Tuesday, July 29, 2014

County Supes Finalize A’s Deal

By Steven Tavares
Tue, Jul 29, 2014 at 4:48 PM


The only thing that now stands in the way of the Oakland Athletics playing the next three seasons at O.co Coliseum is baseball Commissioner Bud Selig’s signature. The Alameda County Board of Supervisors on Tuesday unanimously approved a ten-year lease agreement previously approved by the Oakland City Council and the Joint Powers Authority (JPA) that oversees the publicly owned stadium.

“This has been a long process,” said county Supervisor Nate Miley, who later added, “the deal itself stands on its own.”

Nate Miley.
  • Nate Miley.
Alameda County Supervisor Wilma Chan said the presence of the A’s in Oakland is a point of civic pride and a source of jobs. The agreement is also in the best interests of taxpayers, she said. “Obviously, it’s gone through more twists and turns than any road anyone has ever seen,” Chan said, “and I think it’s really clear that none of us would vote for a deal that keep the A’s at any cost.”

The new lease could run as long as ten years, but also contains and out clause for the A’s if they chose to leave the city. Doing so would require the team to pay the $1.35 million annual rent through the end of the lease. It also gives the A’s a two-year window in the event a deal for stadiums, including one for the Raiders, materializes. Although a long disagreement over $5 million in parking taxes pocketed by the A’s is now off the table, the team will purchase a $10 million video screen/scoreboard system.

With an agreement in place, now comes the hard part in figuring out where the team will play in the longterm. “Both Mr. Wolff and representatives from Major League Baseball made it clear that getting a ten-year license extension was a tantamount next step in our ability to move forward,” said Miley. He reiterated his belief that the lease deal, while not optimal, will help achieve the ultimate goal of constructing a new ballpark in Oakland. “I think we’ve built up a lot of goodwill along the way to try to achieve that goal.” However, added Miley, “there’s no guarantees the A’s will stay here.”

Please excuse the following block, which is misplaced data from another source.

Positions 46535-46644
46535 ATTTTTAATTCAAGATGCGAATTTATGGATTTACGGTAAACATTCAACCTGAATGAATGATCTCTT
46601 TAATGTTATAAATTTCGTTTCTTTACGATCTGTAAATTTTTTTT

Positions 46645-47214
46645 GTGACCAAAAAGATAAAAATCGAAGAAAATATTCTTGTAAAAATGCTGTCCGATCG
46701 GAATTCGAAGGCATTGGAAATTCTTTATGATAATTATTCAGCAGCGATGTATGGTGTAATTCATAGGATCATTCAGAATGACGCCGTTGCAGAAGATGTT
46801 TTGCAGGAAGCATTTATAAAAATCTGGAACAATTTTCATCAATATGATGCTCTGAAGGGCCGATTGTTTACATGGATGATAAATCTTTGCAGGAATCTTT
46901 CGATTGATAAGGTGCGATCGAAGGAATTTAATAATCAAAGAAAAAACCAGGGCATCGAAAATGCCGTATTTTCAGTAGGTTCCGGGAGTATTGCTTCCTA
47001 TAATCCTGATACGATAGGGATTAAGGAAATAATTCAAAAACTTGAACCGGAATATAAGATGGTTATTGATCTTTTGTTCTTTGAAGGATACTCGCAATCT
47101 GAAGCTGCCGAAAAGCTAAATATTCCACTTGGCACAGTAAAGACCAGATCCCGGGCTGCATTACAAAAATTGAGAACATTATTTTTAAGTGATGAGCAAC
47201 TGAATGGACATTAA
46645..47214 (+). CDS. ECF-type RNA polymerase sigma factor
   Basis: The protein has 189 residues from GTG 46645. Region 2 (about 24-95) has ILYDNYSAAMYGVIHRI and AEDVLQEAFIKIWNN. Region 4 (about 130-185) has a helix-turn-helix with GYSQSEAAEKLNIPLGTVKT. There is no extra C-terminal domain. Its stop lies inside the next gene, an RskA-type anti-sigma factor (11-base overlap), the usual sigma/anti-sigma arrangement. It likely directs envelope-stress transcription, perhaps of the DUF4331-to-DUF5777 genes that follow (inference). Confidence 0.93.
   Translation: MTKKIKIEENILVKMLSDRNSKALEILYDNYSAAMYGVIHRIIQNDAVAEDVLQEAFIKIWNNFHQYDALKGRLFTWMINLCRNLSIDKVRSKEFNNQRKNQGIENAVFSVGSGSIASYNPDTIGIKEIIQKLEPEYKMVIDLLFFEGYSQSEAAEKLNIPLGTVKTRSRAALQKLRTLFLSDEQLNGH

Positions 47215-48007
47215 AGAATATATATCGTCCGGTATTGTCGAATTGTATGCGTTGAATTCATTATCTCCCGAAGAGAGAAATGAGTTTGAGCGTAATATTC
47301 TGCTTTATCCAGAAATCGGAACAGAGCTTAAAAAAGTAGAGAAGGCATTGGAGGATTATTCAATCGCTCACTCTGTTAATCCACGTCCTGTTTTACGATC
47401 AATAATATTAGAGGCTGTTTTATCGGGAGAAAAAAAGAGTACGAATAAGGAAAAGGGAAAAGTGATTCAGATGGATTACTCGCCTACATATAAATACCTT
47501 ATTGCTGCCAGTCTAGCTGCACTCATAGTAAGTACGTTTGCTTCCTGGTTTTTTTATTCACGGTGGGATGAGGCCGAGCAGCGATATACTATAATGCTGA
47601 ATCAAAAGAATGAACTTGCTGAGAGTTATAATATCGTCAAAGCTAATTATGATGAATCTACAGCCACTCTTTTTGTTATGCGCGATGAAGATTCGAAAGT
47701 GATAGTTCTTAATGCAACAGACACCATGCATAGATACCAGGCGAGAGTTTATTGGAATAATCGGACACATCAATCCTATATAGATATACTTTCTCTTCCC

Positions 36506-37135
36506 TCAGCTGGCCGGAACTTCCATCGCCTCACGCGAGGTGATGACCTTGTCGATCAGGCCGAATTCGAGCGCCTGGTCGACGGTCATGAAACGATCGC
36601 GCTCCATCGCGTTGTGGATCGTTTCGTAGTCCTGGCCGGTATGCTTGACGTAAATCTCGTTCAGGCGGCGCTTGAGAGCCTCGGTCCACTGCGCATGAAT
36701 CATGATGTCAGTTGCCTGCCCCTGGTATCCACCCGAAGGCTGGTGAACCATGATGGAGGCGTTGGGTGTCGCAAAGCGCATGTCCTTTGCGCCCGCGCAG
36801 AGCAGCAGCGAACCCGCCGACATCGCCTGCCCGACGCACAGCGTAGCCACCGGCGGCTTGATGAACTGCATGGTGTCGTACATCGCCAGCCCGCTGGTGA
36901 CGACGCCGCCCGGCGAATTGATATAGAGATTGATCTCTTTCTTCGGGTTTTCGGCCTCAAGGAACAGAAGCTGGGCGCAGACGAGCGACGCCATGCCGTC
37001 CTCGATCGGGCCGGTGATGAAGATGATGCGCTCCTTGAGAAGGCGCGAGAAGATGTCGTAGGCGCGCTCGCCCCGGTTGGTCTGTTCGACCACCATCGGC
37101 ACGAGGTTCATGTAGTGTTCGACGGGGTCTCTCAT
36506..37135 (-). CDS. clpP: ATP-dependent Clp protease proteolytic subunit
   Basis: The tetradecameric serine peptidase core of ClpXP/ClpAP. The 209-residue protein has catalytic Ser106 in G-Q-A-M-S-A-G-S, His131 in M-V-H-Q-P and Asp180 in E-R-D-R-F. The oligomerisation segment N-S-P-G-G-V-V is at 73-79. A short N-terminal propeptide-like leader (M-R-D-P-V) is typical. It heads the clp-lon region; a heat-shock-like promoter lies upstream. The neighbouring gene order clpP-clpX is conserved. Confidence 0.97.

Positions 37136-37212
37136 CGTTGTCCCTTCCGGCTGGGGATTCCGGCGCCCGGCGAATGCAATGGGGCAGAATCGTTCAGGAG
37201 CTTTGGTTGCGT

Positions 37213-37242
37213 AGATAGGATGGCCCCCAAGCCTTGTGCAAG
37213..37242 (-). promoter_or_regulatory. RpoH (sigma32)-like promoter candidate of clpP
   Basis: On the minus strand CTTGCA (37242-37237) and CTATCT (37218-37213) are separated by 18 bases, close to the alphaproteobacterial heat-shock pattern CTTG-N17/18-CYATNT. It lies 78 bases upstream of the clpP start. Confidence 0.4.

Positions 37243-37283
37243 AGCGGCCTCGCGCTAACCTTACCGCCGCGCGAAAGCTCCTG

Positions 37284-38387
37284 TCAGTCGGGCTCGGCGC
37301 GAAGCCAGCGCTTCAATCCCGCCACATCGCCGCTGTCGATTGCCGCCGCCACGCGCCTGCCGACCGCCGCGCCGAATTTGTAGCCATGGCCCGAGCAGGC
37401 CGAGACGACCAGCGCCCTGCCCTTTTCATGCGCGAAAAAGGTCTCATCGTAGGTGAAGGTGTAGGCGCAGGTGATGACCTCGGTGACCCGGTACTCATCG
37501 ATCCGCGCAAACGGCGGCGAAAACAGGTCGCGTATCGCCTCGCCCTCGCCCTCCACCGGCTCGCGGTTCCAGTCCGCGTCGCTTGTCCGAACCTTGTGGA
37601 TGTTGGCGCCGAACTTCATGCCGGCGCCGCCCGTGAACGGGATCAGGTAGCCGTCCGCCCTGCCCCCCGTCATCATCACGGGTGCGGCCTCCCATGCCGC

The total debt stemming from the return of the Raiders in 1995 and remodeling of the Coliseum and Oracle Arena today stands at $194.1 million, said Alameda County Administrator Susan Muranishi. $106.5 million of that accounts for O.co Coliseum alone. Any new construction at the Coliseum property will entail retiring the debt. Both Alameda County and the City of Oakland pay roughly $10 million in annual subsidies to operate the facilities.

Attorney John Streeter, the JPA’s lead negotiator, said Tuesday that A’s management has indicated a willingness to possibly pay down the bond debt. Miley said the county administrator and auditor’s office has provided some financial documentation to the A’s regarding the Coliseum’s debt. “This is something the A’s have shown an appetite for, as well as Major League Baseball,” said Miley. Retiring of the Coliseum debt could be included in a deal for property, he added.

The City of Oakland, however, would have to sit out any potential talks with the A’s, at least, until October since it has already entered an exclusive negotiating agreement last year with master developer, BayIG, in hopes of building the Coliseum City project. This plan includes a football stadium for the Oakland Raiders and potentially a ballpark and arena, along with restaurants, hotels and retail options. That deal, however, has shown little life with some public officials critical of the lack of funding offered, thus far, by the developers group.

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